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Renewable Energy: Ocean Wave-Energy Conversion

David R. B. Kraemer, Ph.D. University of Wisconsin – Platteville

USA

India Institute of Science Bangalore, India

17 June 2011

My background • B.S.: Mechanical Engineering

University of Notre Dame • M.S.: Naval Architecture

University of Michigan • Ph.D.: Civil Engineering

Johns Hopkins University – Shared an office with 3 Indians – Dissertation work: modeling the performance of an ocean wave-energy

device

• Associate Professor of Mechanical Engineering, University of Wisconsin – Platteville, USA

University of Wisconsin • Main campus: U W Madison

– Research university – State capitol

• My campus: U W Platteville – Undergraduate focus – Rural setting – Started as a Mining school – About 7000 students – Majority engineers

Lecture Overview • Marine energy sources • Basic feasibility • Ocean wave-energy devices • Ocean wave-energy device categorization: buoyancy,

potential energy, particle momentum, and pressure devices. • Design considerations: point-absorber buoyant devices

– Resonance – impedance matching

• Design considerations: attenuating buoyant devices; – wavelength compatibility.

Marine Energy Sources • Ocean waves • Offshore wind • Currents • Tides • Thermal gradients • Salinity gradients • Biomass

Ocean Wave Energy: Source? • Waves come from

– Wind, which comes from • Pressure differences, which come from

– Temperature differences, which come from

• The Sun! • 70% of Earth’s surface collects energy from the Sun

and that energy works its way to the shoreline in the form of waves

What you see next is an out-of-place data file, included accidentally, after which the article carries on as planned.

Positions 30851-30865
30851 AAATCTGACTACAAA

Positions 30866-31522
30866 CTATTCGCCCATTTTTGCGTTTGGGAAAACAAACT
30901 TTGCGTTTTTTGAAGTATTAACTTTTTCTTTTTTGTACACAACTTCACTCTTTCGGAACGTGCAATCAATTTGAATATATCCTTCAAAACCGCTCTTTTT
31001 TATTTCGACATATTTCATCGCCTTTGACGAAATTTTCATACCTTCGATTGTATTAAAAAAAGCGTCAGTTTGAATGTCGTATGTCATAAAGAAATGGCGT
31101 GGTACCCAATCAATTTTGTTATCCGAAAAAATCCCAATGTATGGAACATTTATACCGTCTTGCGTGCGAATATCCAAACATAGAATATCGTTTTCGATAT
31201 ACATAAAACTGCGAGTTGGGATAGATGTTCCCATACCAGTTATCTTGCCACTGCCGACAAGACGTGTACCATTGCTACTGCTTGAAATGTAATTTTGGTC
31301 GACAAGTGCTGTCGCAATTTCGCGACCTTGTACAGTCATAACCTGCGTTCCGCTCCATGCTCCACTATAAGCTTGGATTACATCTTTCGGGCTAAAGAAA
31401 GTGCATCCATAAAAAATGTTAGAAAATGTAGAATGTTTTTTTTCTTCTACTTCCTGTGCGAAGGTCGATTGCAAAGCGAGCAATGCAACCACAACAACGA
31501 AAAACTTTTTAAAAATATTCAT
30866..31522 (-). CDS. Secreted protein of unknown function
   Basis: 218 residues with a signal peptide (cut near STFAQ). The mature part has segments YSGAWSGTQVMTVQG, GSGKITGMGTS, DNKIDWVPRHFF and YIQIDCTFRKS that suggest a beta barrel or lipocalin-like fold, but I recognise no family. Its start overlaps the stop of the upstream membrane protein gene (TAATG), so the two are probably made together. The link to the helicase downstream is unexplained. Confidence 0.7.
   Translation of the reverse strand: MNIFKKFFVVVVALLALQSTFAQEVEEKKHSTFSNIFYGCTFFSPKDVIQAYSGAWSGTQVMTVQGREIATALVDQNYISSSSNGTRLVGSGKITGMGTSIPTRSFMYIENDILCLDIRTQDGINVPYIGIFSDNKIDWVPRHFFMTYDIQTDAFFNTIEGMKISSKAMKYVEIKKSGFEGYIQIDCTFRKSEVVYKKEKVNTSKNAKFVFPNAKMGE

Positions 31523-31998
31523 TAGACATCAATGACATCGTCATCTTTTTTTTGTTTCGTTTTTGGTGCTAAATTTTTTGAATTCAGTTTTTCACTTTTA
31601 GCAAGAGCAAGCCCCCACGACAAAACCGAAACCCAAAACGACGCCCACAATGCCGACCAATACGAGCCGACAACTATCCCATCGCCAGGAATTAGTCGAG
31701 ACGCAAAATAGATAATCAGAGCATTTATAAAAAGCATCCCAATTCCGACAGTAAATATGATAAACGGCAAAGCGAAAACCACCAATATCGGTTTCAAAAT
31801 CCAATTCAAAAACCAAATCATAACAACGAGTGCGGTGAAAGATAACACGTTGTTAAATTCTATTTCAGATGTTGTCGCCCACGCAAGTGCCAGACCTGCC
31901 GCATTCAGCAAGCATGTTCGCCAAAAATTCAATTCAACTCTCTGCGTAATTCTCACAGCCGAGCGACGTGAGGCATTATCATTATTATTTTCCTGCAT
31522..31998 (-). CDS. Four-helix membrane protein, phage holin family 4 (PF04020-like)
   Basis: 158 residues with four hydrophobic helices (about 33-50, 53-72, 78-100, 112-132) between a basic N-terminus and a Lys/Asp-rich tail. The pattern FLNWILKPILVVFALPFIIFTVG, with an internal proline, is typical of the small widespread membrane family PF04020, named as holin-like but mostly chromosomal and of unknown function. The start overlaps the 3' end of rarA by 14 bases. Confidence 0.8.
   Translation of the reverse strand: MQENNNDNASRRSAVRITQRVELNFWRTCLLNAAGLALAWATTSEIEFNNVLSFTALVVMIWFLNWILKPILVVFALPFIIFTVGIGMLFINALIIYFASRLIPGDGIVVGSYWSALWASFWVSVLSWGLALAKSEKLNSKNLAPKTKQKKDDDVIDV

http://www.bbc.co.uk/news/science-environment-12215065

• Atlantis Resources Corp

• 1 MW tidal turbines • Farm of 50 MW • Gujarat, India:

up to 9 m tidal range

US Wave Energy: Is this discussion even worth having?

USA (lower 48 states) West coast: 1200 miles (1900 km) (straight line) 30 kW / m East coast: 1700 miles (2700 km) (straight line) 20 kW / m Calculations: West coast: 1900 km * 1000 m/km * 30 kW / m = 57 GW East coast: 2700 km * 1000 m/km * 20 kW / m = 54 GW Total: 111 GW Annual energy available: 111 GW * 24 h/day * 365 day/yr = 970,000,000 MWh/yr Annual USA energy consumption: 3,900,000,000 MWh/yr So, wave energy off the continental US could account for up to 25% of annual US electricity consumption.

Indian Wave Energy: Is this discussion even worth having?

India: 2500 miles (4000 km) (straight line) 10 kW / m Calculations: 4000 km * 1000 m/km * 10 kW / m = 40 GW Annual energy available: 40 GW * 24 h/day * 365 day/yr = 350,000,000 MWh/yr Annual Indian energy consumption: 680,000,000 MWh/yr (2006, http://en.wikipedia.org/wiki/Electricity_sector_in_India) So, wave energy could account for up to 50% of Indian annual electricity consumption.

Wave-Energy Devices: Classification

• Buoyancy Devices – Ground-referenced; ex: Salter’s Duck – Self-referenced

• Point-absorber; ex: PowerBuoy (OPT) • Attenuator; ex: Pelamis

• Potential Energy Devices; ex: WaveDragon • Particle Momentum Devices; ex: Oyster • Pressure Devices

– Oscillating Water Column Devices; ex: OceanLinx – Compliant tube devices; ex: Anaconda

Wave-Energy Devices: Geometric Classification

• Point-Absorber – Device is small

relative to wavelength • Attenuator

– Device is long in direction of wave travel

• Terminator – Device is long

in direction of wave crests

Frequency Resonance

• Wave frequency è body damped natural frequency: Frequency resonance (temporal)

m

f =A sin[ωt]

c k

Simulation: spring/mass/damper system with Power Take-Off modeled as a linear damper

m

cPTO

zwave

zoutput

c k

wave surface: sinusoindal displacement buoyant

stiffness radiation damping

PTO damping

PTO Power vs frequency ratio and damping ratio

Impedance matching

where cPTO ≈ c

m

cPTO zwave

zoutput

c k

Alternate approach: Wavelength “Resonance”